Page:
Travelling across the salt flats in Bolivia, the first impression one gets is that it is a cold and desolate place.
Indeed that is true, but on further exploration it offers so much more than the initial impression gives.
The horizon stretches ever beyond the 4×4’s reach, despite the miles and miles we covered.
In many instances the fun is had making amusing perspective pictures on the salt flats.
But it was on the second day of my journey when I felt that the vast expanse revealed its secrets.
From the shimmering lagoons, festooned with flamingos, to the multicoloured rocks rising up imperiously, the Salar de Uyuni showed more shades than a Jackson Pollock painting.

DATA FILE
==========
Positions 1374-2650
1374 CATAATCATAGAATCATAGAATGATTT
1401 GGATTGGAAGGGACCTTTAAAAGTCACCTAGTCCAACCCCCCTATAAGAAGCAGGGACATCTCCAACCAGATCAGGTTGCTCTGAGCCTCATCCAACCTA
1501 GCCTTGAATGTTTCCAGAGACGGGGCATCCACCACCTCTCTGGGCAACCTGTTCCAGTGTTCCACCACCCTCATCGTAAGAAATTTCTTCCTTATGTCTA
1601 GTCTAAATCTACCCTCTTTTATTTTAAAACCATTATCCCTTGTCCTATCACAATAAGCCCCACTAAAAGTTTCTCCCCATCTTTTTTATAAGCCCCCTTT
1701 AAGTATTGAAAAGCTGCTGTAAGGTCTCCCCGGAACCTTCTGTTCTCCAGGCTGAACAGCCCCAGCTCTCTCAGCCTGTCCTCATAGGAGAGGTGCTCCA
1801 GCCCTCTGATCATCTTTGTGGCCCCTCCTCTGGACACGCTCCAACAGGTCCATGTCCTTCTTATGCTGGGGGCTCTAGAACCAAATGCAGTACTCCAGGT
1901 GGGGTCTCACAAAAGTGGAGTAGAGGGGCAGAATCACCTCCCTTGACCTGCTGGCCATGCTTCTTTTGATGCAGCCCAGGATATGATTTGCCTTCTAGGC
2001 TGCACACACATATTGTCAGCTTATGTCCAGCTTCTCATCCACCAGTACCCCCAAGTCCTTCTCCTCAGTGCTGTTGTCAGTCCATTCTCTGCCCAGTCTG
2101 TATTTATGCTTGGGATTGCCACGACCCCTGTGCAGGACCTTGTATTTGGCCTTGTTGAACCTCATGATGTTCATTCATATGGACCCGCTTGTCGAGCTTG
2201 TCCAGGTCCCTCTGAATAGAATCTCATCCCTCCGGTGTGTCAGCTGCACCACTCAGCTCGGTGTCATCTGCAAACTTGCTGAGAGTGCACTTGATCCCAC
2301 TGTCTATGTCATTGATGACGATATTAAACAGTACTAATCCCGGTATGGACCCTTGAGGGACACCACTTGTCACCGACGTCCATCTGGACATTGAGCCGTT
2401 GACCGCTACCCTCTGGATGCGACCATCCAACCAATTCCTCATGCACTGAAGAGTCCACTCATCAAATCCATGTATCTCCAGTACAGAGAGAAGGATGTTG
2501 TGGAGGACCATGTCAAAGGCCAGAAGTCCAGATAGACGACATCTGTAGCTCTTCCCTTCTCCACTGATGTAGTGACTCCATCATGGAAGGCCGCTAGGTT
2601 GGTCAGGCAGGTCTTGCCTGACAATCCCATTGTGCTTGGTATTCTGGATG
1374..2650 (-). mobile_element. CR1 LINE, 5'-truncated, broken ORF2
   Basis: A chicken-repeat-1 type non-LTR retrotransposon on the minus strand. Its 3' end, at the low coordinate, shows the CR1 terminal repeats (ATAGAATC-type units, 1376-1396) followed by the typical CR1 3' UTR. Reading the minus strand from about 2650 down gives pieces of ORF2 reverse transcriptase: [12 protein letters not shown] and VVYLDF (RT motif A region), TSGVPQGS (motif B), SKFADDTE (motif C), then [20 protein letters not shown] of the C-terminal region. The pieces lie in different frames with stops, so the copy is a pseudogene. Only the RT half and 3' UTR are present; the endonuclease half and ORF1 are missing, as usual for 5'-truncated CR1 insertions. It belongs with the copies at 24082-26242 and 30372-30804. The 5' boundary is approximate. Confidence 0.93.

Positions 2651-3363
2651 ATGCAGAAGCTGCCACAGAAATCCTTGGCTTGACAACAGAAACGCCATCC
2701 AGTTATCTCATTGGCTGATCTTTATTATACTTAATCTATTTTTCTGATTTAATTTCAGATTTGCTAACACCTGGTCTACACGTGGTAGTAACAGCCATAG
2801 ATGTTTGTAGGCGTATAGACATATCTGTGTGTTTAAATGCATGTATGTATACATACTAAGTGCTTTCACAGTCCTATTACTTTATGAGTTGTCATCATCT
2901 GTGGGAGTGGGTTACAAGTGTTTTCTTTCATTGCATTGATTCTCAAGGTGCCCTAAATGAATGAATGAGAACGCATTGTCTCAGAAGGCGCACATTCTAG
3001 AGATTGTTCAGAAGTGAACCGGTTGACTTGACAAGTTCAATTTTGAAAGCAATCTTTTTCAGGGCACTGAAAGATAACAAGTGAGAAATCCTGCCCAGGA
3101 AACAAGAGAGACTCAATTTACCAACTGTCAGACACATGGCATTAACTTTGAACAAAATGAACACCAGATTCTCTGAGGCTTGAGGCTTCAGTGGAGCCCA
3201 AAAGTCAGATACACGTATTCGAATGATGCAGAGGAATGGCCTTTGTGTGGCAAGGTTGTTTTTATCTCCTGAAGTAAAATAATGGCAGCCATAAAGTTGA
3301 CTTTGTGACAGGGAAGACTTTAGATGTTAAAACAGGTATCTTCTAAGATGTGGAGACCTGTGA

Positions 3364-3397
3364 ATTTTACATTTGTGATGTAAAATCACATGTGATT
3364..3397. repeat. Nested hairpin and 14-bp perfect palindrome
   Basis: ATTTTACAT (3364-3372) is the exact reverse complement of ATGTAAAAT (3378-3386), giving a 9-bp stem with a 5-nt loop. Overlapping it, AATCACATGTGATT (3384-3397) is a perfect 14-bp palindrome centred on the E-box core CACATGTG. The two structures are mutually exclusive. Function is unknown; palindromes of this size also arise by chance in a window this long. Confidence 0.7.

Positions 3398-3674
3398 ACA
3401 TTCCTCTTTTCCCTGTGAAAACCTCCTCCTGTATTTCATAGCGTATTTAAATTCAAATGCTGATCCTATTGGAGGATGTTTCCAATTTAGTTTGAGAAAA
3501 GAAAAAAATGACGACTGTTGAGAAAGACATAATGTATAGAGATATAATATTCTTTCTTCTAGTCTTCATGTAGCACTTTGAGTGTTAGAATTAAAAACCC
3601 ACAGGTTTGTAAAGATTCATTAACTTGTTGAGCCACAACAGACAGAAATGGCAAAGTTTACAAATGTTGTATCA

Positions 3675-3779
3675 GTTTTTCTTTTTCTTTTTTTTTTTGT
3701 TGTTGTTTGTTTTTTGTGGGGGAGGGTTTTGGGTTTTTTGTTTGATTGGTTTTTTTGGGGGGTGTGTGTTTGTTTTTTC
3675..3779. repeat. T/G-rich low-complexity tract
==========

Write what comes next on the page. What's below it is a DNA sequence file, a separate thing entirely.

Indeed, one part of the desert is named after Salvador Dali as its landscapes resemble the surrealists’ artwork.
Unfortunately my visit coincided with a snowstorm so the Dali desert looked more like Van Gogh’s “Landscape in the snow”.
But the pictures I took on a basic automatic setting still came out with some naturally wonderful shots – and they still don’t come close to doing justice to the real thing.
Here I felt was the true heart of Bolivia. All this beauty, misunderstood, hiding in plain sight. This country and this part in particular really is South America’s hidden jewel.
Here are a few of my favourite pictures from my visit: